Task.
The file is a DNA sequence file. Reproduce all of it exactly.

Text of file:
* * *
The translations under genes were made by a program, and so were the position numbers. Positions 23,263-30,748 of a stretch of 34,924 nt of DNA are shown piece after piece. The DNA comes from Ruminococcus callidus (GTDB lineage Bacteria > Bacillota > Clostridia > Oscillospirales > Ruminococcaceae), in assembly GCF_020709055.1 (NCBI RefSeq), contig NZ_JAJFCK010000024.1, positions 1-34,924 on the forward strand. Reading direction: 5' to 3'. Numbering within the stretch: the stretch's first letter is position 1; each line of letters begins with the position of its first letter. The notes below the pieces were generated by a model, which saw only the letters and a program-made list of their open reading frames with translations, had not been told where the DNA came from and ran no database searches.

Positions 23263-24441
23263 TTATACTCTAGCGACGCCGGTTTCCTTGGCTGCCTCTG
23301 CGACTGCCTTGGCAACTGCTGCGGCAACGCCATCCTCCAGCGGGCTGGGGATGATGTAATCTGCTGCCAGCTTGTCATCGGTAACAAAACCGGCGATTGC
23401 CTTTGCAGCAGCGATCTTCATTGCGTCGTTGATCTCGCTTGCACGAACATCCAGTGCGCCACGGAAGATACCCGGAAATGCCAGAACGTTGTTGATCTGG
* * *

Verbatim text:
The translations under genes were made by a program, and so were the position numbers. Positions 23,263-30,748 of a stretch of 34,924 nt of DNA are shown piece after piece. The DNA comes from Ruminococcus callidus (GTDB lineage Bacteria > Bacillota > Clostridia > Oscillospirales > Ruminococcaceae), in assembly GCF_020709055.1 (NCBI RefSeq), contig NZ_JAJFCK010000024.1, positions 1-34,924 on the forward strand. Reading direction: 5' to 3'. Numbering within the stretch: the stretch's first letter is position 1; each line of letters begins with the position of its first letter. The notes below the pieces were generated by a model, which saw only the letters and a program-made list of their open reading frames with translations, had not been told where the DNA came from and ran no database searches.

Positions 23263-24441
23263 TTATACTCTAGCGACGCCGGTTTCCTTGGCTGCCTCTG
23301 CGACTGCCTTGGCAACTGCTGCGGCAACGCCATCCTCCAGCGGGCTGGGGATGATGTAATCTGCTGCCAGCTTGTCATCGGTAACAAAACCGGCGATTGC
23401 CTTTGCAGCAGCGATCTTCATTGCGTCGTTGATCTCGCTTGCACGAACATCCAGTGCGCCACGGAAGATACCCGGAAATGCCAGAACGTTGTTGATCTGG